Crespin was a student of Janlet and Garin-White in Brussels, and later, Bonnat in Paris. During his early studies he collected Japanese art works that for him created an awareness of quality art.
After marrying at 30, he became a professor of art in Schaerbeek, where he met Paul Hankar, an architect, and also a professor. They begin collaboration on a number of architectural projects. He along with other notable Belgian artists were asked by King Leopold to utilize the materials of the Belgian Congo as part of their design for an exhibition hall at Atervueren. This captured the imagination of the Belgian people, and was useful to King Leopold, thus furthering Crespin's career.
With Paul Hankar, Crespin asked the committee organizing the Exposition Universelle of 1897 in Brussels to create a modern section, but this was not done. Crespin began a collaboration with the portrait painter, Edouard Duyck (1856-1897). Together they created a number of decorations and costumes and posters for the theater, as well as other commercial works.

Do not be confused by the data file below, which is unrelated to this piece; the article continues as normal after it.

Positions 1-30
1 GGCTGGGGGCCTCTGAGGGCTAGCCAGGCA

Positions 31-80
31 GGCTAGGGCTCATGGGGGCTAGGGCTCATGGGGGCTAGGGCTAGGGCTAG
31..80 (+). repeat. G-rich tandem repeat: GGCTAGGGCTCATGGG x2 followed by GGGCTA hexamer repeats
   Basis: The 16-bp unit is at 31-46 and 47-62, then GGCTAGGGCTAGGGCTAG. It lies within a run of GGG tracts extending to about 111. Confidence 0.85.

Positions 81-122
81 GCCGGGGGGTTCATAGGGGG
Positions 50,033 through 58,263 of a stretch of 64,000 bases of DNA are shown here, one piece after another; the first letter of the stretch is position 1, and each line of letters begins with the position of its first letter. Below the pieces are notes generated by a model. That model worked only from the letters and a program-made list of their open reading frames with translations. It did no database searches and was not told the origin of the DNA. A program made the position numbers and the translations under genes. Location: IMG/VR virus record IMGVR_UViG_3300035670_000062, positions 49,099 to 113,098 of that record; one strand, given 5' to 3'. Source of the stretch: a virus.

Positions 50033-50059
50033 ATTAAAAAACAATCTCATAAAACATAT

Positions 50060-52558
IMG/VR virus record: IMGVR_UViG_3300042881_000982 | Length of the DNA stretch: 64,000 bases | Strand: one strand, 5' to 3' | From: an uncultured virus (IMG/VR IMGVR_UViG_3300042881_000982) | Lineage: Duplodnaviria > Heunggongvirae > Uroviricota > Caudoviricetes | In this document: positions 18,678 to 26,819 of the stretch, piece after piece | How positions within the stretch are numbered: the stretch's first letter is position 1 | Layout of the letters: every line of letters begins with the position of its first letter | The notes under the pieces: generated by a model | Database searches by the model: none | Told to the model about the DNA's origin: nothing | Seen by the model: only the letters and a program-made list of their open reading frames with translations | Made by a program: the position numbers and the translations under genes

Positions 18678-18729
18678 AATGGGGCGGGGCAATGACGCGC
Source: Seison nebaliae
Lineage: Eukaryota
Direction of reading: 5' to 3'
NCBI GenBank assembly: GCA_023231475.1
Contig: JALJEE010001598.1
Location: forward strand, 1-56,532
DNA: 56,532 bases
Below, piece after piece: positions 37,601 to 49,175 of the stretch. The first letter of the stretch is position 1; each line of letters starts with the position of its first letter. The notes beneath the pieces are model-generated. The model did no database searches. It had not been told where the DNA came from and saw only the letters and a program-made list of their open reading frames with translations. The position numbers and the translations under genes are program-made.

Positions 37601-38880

Most importantly, from around 1886 or 1887, aided by Duyck, Crespin was the first in Belgium, (probably along with Armand Rassenfosse) to create such an interest in posters. His actions, along with those of foreign posterists such as Cheret, helped to stimulate the industry of printing in Belgium.
L'Affiche Belge 1892-1914, Catalogue by Yolande Oostens-Wittamer, Bruxelles: Bibliothèque Royal Albert 1er, 1975.